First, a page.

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Arena Hostile

Frankie Sparo
Arena Hostile EP

There are times when I was listening to this new release when I felt like it was some sort of twisted science experiment to test the boundaries of sickness during a recording process. I'd read in a couple different places that Sparo got sick on tour last year, and this release was recorded for the VPRO Radio Sessions during the worst part of it (he even lists "horrible fever" as one of the accompanying members in the liner notes). There are moments during the recording when his already fragile voice seems like it's going to crack and he's just going to pass out cold, and at one point during the second track, he stifles a cough and valiantly continues singing mid-breath.

That said, the effects of that sickness add another sort of eerie element to the already dark compositions. The four-track EP is comprised of 3 tracks from last years My Red Scare, as well as one Rolling Stones cover. It runs almost 20 minutes long, and although it's still fairly stark, the additions of Thierry and Sophie from Godspeed You Black Emperor add some nice stringed instrumentation to help fill things out a touch more.

The release opens up with some wheezing electronics on "Diminish Me NYC" and the pulse drones throughout the song as Sparo slowly strums and strains his way through the song. Sounding as if the weight of singing is going to crush him, you wonder if he's even going to make it to the next track, as a swirling layer of feedback drifts through. The middle two tracks on the release are where things really shine. "The Night That We Stayed In" and "Here Comes The Future" both have a very nice addition of strings that give the tracks a bit more of a lush feel. The latter closes out with an awesome guitar/violin duet over the plodding electronic sounds before Sparo takes on The Stones' "I Am Waiting" with only his guitar and all the strength he can muster.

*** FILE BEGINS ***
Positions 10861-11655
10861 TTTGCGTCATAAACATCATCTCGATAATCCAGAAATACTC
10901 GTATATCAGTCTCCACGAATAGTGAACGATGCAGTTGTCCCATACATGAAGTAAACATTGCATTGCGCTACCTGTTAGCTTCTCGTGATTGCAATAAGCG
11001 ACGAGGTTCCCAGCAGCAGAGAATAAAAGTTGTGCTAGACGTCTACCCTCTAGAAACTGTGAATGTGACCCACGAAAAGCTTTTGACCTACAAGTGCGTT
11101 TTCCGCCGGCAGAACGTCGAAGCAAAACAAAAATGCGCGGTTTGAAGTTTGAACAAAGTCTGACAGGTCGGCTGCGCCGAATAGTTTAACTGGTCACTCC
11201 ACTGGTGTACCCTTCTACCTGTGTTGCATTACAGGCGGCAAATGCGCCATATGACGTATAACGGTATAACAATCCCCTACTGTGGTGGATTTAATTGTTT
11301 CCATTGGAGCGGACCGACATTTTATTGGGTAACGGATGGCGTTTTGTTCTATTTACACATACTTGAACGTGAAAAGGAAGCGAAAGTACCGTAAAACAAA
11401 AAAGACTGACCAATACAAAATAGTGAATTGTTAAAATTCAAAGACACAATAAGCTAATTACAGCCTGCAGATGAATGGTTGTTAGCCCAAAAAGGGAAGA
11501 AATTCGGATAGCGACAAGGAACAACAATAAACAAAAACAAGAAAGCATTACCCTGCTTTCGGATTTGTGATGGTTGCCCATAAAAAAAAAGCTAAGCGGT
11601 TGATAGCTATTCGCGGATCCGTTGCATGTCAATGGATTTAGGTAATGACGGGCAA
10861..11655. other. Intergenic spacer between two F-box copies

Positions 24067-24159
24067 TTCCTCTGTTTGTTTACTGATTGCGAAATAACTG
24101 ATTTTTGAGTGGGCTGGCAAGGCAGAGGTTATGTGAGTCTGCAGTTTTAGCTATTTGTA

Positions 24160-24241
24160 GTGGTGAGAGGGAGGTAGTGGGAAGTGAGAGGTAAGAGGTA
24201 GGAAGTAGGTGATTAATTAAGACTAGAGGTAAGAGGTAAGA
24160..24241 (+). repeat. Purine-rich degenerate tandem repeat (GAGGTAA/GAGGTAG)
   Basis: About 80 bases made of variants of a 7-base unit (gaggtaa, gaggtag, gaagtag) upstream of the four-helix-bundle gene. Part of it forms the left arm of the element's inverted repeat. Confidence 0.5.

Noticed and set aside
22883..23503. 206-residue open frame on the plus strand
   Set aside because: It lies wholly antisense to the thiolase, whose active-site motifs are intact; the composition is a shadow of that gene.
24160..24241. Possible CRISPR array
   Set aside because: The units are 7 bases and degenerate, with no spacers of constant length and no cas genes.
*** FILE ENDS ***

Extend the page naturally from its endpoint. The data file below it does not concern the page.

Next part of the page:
On a par with Cat Power's excellent stripped-down cover of "(I Can't Get No) Satisfaction" from her The Covers Record, the song makes you realize that the group could actually right songs at one point and makes you forgive them a little for recent work. In the end, whether you like the release or not boils down to whether you like his last release. It's nice to hear the re-workings of the tracks and the cover, but it's not going to sway anyone over who didn't like him before (and why should it). If you're a fan, though, this is a no brainer. Another excellent little release with nice packaging (as always) from Constellation. Plus, it's very inexpensive, so go buy one you cheapskate.

Rating: 7.25